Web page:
Category Archives: Tomatoes

Berkeley Tie-Dye Tomato

Earlier this year I ordered 5 varieties of seeds from Wild Boar Farms. I was blown away with the number of distinct, beautiful and unusual tomatoes available. I stumbled onto this breeder’s varieties after looking for a good mix between OSU’s Indigo Rose  and a tomato with some more desirable traits. The tomato I found created by Brad Gates that I now wanted to grow is called Blue Beauty. I was like a kid in the candy store on his site, and he ships all seeds for free, so I settled on 5, trying to be reasonable about what I could really grow this year.

While I was organizing these new seeds into my catalog I noticed there was a stray seed outside one of the packets being held on by negative ions – the seeds come in small clear plastic resealable envelopes (which I prefer)  instead of the old paper envelopes. I had no idea which variety it was, or even if it was one that I had ordered. The only logical thing to do was to grow it!

I was glad that the seed germinated and the seedling grew strong unlike some of the other bad starts that had happened this season. It survived 2 weeks while we were on vacation, and kept growing. The blossoms set well and soon I was waiting on tiny tomatoes to grow big enough to get characteristics that could define which variety it was.

The shape alone narrowed it down to 4 different varieties, but the patterns hadn’t been defined yet, so I had to wait some more. Finally the patterns started emerging and that narrowed it down to 3 varieties, but it also meant I’d have to wait for it to start ripening to determine the ripe skin traits, that narrowed it down to 2. I had to wait until it was fully ripe and cut into it before I found out it was a Berkeley Tie-Dye.

Looking closely at this tomato is a thing of beauty. I didn’t know until that time that tomatoes could express different traits on the dermis and the sub-dermis – I also didn’t know they had a sub-dermis. The sub-dermis on the Berkeley Tie-Dye looks like it is under a layer of shellac. The interior of the first tomato was solid green, no pink blush, but others that have ripened had the blush. I believe the blush comes on when it is close to being overripe.

The dermis is a green color when ripe, the sub-dermis reddish-orange, the flesh is green with some pink in the center towards the bottom. It tastes a bit like a lime, but not too acidic. It makes a really great slicer, and the flesh is tender with numerous small pockets of gel. The tomatoes range from a nice round shape to oval with a stretched blossom scar, and occasional wrinkling. The stem attachment point is wide, and the core is about as deep as it is wide. I have had some slight cracking on some tomatoes, but I think that is due to a change in water moisture that had mostly been consistent; the skin is on the thicker side, but not overly so. Overall I would give this tomato an 8/10 rating, and would gladly grow it again.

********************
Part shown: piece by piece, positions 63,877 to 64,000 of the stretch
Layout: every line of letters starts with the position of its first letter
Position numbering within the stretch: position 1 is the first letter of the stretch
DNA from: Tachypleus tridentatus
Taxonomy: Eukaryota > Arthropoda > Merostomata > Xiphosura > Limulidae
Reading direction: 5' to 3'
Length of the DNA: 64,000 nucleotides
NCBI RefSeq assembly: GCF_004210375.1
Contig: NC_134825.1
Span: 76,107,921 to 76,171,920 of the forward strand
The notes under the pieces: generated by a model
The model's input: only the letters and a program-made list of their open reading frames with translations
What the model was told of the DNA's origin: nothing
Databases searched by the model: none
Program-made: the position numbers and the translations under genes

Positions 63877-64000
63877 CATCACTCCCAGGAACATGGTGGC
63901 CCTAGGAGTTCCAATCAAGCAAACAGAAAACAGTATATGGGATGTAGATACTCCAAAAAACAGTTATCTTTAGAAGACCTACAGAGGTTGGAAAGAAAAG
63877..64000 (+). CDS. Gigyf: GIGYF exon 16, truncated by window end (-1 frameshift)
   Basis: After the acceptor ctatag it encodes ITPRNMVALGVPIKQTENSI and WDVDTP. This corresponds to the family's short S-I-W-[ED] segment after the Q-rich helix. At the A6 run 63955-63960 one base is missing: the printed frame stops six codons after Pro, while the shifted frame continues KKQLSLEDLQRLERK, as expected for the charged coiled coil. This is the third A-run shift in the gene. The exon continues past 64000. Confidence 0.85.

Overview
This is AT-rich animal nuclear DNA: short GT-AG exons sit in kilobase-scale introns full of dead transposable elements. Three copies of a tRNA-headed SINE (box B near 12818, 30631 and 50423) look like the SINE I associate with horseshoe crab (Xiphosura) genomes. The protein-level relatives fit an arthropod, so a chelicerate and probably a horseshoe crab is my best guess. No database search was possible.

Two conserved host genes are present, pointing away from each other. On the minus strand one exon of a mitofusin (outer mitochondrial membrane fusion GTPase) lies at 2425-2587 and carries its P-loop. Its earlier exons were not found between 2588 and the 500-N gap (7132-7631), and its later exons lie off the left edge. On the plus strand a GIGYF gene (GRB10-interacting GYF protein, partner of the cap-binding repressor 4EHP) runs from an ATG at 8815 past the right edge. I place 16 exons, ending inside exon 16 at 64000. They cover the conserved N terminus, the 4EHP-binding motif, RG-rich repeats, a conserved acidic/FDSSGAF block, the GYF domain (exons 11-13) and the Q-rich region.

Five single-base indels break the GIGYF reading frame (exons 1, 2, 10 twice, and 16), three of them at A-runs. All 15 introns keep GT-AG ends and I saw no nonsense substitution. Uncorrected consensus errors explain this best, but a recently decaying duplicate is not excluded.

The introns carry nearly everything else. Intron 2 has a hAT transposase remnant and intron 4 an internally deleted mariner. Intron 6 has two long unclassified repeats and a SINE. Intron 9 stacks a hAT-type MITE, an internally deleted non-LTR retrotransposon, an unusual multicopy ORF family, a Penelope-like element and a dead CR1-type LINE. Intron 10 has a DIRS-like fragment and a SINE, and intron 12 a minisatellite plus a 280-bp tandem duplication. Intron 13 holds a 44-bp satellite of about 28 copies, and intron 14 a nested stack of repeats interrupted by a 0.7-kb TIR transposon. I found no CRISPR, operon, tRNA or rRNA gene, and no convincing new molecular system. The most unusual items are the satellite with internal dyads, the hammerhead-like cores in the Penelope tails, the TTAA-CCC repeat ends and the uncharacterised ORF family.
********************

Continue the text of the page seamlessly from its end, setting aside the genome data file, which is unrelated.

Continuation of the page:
The plant is now 4.5 months old, and has started exhibiting signs of some kind of wilt. I had sterilized the soil it is in, but I think my project of connecting the containers together  for easier automated watering allowed wilt to transfer over unfortunately.

The plant seemed eager to grow well over 5′ tall, but I topped the growth off since it was growing indoors, in a 3 gallon container, and 5′ of tomato is more than enough indoors.

San Francisco Fog Tomato

Talk about a cold weather tomato. It totally lives up to its namesake. They taste like typical hot-house tomatoes from the grocery store. Medium gel, with a mealy texture. That said, I only rate it 5/10…however, I would consider growing it again. Why? This plant produces loads of tomatoes that after 5-10 seconds in boiling water, the skin slips off perfectly with a squeeze,  the stem anchor is narrow and easy to cut out, and they’re blemish free, which makes it super easy to turn into sauce; buckets of sauce. It’s still growing fruit and setting flowers this late into December.

Tomato stats:
Total harvest weight: 7.5 kilos
Average fruit weight: 64 grams
Total fruits picked: 117
Seed to first pick: 142 days
Lifespan: 207 days


Black Prince Tomato

This was one of my all time favorite tomatoes (rating 9/10). The flesh is dark and multi-colored, flavors are complex, yet sweet, medium gel and tender flesh. Nearly no blossom scar, the stem anchor is shallow, almost non-existent, the skin is blemish free on most, and no cracking…except when there was some inconsistent watering. The vine has grown over 12 feet, and is still happily growing and making flowers in late December. It’s a true cold weather tolerant tomato from Siberia.

The stats:
Total harvest: 5.3 kilos
Seed to first pick: 143 days
Plant lifespan: 207 days
Average fruit weight: 72 grams
Fruits picked: 74 states this plant is “perfect for patios”. While it grew great on the patio, it’s propensity to reach for the sky makes me disagree with their take.

Black Prince at 4 months
Black Prince at 4 months
Black Prince Tomato
Black Prince Tomato